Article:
This essay explores some of the fundamental causes behind the clashes born of ignorance. It challenges the assumption that the Self and the Other are inescapably and always opposed to each other. This widespread notion has shaped the imagining of interactions between the two as being inexorably conflictual, despite the primary relationships between them that tend towards productive engagement. The essay also examines how the clash of ignorance is supported by a terminology that presents complex social formations in monolithic categories. For example, the terms “the West” and “Islam” generally tend to connote civilizational entities that are culturally sealed off from each other. We argue that clashes are often produced by ignorance of one’s historical and cultural relationships with others. There appears to be in contemporary academic, governmental, educational, media, and public discourses a sidelining of the vast body of evidence demonstrating harmonious and productive interactions between Jews, Christians, and Muslims. Despite the fundamental weaknesses of the clash of civilizations thesis, it has been widely accepted as correctly identifying the inevitability of conflict between Western and Muslim societies. As if in a self-fulfilling prophecy, the first decade of the 21st century saw the maiming and killing of hundreds of thousands of people, tearing apart of families and communities, destruction of property on a vast scale, and expenditure of hundreds of billions of dollars. The causes are not to be found in an unavoidable clash of civilizations but in ignorance.
Self and Other
It is human tendency to divide the world into Self and Other. Such concepts operate in the mind as primary organizing ideas that influence frameworks of discourse about social relationships (van Dijk, 1980). They are mental containers for a series of images that range from the microcosmic to the macrocosmic: the Self can be thought of as the first person subject or as the entire universe and, similarly, the Other as the second person object or as nature. The worldview of each culture and the circumstances of its particular discourses at a given time shape the specific identity of the entities that are placed within these cognitive frameworks. At different times, the Self can be I, my family, my football team, my neighbourhood, my culture, my ethnic group, my religious group, my country, or humanity. Similarly, the Other can be a spouse, an adjacent community, a neighbouring state, another civilization, or nature. An entity that is viewed as an Other in one context comes to be seen as part of the Self in an alternative placement; for example, a rival state is incorporated into the larger Self in the situations where one identifies with all of humanity.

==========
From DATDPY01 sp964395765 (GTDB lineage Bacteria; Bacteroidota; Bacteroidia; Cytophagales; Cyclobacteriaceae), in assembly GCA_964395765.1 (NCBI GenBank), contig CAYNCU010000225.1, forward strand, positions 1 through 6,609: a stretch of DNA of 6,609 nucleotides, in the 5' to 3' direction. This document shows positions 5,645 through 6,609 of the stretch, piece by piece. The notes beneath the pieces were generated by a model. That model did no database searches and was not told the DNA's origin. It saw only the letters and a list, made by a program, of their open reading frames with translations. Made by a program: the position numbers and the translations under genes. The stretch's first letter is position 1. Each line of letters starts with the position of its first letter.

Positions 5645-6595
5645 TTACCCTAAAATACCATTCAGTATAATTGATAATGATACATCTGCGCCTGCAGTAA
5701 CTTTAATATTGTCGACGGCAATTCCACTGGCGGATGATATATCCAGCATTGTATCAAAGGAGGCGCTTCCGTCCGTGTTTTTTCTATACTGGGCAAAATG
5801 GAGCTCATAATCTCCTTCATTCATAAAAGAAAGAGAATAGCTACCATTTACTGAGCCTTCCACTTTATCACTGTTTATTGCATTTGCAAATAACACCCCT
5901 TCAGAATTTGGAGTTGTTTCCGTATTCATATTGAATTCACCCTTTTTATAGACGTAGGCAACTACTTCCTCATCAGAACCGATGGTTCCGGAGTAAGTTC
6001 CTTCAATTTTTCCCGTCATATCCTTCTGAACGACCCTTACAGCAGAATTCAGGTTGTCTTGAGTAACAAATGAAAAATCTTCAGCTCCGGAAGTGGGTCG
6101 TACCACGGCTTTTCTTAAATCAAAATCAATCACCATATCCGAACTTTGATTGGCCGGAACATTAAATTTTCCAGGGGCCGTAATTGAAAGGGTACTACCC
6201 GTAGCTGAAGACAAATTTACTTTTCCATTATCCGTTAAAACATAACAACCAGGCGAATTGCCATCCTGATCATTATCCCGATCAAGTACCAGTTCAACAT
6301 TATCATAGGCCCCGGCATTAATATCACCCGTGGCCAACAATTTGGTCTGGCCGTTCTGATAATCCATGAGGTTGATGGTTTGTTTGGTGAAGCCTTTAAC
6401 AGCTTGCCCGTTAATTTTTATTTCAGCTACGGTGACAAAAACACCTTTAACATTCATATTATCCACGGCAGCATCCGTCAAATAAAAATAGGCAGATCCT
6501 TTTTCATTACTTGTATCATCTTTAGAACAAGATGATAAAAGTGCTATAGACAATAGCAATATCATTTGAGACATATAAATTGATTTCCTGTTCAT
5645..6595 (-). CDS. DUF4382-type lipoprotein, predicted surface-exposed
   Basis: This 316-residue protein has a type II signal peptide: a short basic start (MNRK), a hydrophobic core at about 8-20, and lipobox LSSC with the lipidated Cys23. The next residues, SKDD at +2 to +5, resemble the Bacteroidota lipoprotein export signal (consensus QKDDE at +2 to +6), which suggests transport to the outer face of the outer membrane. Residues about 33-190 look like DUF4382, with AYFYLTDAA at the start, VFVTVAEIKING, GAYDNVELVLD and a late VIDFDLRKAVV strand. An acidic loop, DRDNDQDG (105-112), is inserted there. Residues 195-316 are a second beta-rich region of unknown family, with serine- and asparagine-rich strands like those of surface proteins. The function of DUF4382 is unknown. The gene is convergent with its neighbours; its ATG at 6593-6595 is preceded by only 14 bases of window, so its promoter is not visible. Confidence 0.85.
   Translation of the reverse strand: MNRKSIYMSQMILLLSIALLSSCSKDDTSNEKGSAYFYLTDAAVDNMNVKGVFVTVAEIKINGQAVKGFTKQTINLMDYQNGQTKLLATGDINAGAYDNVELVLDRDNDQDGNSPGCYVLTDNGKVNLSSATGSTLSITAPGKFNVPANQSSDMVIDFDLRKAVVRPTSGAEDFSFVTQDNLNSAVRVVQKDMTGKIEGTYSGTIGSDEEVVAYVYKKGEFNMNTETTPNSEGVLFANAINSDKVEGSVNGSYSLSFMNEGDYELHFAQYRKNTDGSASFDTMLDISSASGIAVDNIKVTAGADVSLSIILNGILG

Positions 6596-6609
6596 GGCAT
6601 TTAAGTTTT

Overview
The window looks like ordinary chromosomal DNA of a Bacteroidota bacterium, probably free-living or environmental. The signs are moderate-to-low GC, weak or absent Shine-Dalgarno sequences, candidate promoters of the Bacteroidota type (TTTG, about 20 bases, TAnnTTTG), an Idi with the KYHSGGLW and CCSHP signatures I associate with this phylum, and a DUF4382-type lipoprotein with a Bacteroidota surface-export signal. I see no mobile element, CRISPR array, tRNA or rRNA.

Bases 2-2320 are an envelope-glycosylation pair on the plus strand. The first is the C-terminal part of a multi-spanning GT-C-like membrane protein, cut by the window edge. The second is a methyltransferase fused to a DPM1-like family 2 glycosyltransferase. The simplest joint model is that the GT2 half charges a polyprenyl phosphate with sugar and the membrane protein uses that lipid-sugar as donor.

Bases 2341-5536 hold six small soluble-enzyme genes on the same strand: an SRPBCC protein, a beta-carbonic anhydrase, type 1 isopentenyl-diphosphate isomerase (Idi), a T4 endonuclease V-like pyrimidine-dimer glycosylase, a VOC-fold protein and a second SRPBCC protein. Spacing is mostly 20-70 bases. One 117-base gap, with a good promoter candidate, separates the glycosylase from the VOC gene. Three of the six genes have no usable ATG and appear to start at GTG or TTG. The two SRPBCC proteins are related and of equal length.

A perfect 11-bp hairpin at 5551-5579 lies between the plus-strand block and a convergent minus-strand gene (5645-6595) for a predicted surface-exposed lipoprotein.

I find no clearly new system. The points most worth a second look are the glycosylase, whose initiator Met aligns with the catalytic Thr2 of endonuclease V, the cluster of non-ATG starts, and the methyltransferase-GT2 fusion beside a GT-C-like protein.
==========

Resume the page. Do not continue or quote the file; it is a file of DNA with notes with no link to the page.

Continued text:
Engagement with the Other occurs in the terms of how it is imagined by the Self. It is common to think of the former as a threat to the latter, but this is not fundamental to their relationship. The Bible exhorts: “love thy neighbour as thyself” (Leviticus, 19: 18) and the Qur’an encourages nations to “know one another” (49: 13). The work of the philosopher Emmanuel Levinas was important in initiating the contemporary discussion on radical Otherness. However, he does not favour the idea of the Other as a rival or an enemy, which has come to prevail in dominant discourses. Levinas (1969) raises the notion of the ethical demand that the appearance of the Other poses to the Self: “The Other precisely reveals himself in his alterity not in a shock negating the I, but as the primordial phenomenon of gentleness” (1969: 150). This would reflect the relationship of the religious believer to God, the context in which Levinas primarily wrote. However, it is true of other situations as well. In many cases, the Other is the foil that enhances the existence of the Self (Kristeva, 1986). Whether hostile or not, the former is usually the entity in relation to which the latter defines itself wholly or partially, depending on the context of interaction. Human existence is filled with the tension of differences. But this tension is often a creative force that is a vital source of life’s dynamism. The Self, in some cases, may seek to unite with the Other, seeing its destiny as the fulfilment of such coming together. Unions of the male and the female and of the human worshiper and the divine are among the primary themes in art, music, and literature.